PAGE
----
Horticultural Science (i.e., “the green industries”) is the largest segment of plant agriculture, by economic measures, in Massachusetts and New England. Abundant career opportunities exist in the field and in related industries and services.

The next generation of students graduating from Land Grant universities will be faced with the challenge to redesign landscapes in response to diminishing supplies of fossil fuels and water as well as greater financial stress in public and private enterprises.

Students in Horticultural Science may pursue a variety of careers:

  1. Landscape plant production and use – plant production in greenhouses, outdoor plant production in field and container nurseries of woody landscape, wetland, and native plants; plant propagation by tissue culture and other means, and landscape firms specializing in landscape and garden design, plant installation, and plant maintenance.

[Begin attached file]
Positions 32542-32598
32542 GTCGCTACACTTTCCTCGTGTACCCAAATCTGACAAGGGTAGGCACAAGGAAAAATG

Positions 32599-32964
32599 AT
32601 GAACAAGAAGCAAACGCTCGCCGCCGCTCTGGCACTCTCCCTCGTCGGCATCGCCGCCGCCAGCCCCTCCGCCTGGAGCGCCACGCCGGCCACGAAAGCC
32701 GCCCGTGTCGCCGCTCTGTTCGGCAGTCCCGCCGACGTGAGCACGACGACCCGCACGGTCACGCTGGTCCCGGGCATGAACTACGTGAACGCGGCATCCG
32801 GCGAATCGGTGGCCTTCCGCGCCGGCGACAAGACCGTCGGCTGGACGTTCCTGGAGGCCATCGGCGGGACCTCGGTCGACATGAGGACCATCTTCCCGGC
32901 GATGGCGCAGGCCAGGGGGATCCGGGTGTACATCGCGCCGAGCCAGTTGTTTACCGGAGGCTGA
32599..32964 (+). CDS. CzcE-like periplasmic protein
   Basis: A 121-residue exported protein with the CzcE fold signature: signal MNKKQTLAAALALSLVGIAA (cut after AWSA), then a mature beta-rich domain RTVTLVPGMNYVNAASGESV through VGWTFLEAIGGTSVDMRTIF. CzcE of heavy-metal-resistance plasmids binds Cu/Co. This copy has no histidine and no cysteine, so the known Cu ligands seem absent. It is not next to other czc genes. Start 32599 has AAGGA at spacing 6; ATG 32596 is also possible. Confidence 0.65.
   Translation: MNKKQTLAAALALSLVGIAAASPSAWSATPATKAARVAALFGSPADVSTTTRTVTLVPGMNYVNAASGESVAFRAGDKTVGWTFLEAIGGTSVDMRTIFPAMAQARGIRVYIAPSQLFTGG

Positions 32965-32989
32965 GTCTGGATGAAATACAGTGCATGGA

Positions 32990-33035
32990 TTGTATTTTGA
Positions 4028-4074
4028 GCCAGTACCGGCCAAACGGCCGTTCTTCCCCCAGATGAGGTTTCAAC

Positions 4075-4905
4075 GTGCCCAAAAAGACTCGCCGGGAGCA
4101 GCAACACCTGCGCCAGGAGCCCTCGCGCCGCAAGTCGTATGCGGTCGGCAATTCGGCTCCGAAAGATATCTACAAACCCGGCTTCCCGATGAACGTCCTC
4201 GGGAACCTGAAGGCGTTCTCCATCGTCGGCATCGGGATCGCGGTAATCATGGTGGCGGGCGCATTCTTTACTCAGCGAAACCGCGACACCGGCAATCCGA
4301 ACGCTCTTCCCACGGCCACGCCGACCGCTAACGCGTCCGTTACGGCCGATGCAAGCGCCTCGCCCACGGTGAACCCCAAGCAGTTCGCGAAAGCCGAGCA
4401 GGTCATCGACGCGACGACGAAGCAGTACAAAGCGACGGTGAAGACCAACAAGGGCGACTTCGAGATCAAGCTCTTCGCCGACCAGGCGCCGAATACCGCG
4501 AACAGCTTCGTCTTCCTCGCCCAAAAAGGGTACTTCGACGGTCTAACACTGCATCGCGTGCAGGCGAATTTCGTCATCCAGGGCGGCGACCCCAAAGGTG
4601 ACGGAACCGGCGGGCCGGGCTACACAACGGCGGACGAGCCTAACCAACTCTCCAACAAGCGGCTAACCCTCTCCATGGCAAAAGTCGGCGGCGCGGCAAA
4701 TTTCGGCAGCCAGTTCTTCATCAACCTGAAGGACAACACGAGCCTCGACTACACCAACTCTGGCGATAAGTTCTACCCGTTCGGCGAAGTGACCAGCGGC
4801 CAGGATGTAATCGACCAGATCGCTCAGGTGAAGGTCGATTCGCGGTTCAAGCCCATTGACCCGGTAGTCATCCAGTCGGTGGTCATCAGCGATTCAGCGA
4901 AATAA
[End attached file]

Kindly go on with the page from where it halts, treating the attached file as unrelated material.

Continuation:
2. Allied commercial businesses – technical and sales representatives for firms specializing in greenhouse and nursery supplies, landscape plant breeding and improvement, production of horticultural substrates and compost, commercial soil testing, production of biological control agents and “biorational” pest control materials, and design and marketing of greenhouses and other major pieces of horticultural equipment.
  3. Retail businesses – garden centers, nurseries, roadside and farm markets, and managers and buyers for national retailers.
  4. Education and recreation ‐ public outreach through state and federal government agencies, education programs providing courses at community colleges, adult education programs, and youth education at vocational and other high schools. Positions of horticulturalist or grounds administrator at botanical gardens, arboreta, public parks, historical sites, zoos and theme parks are also available.

Recently, two Horticultural Science students assisted in the building of a pollinator garden, part of the Million Pollinator Gardens initiative. Check out the video here: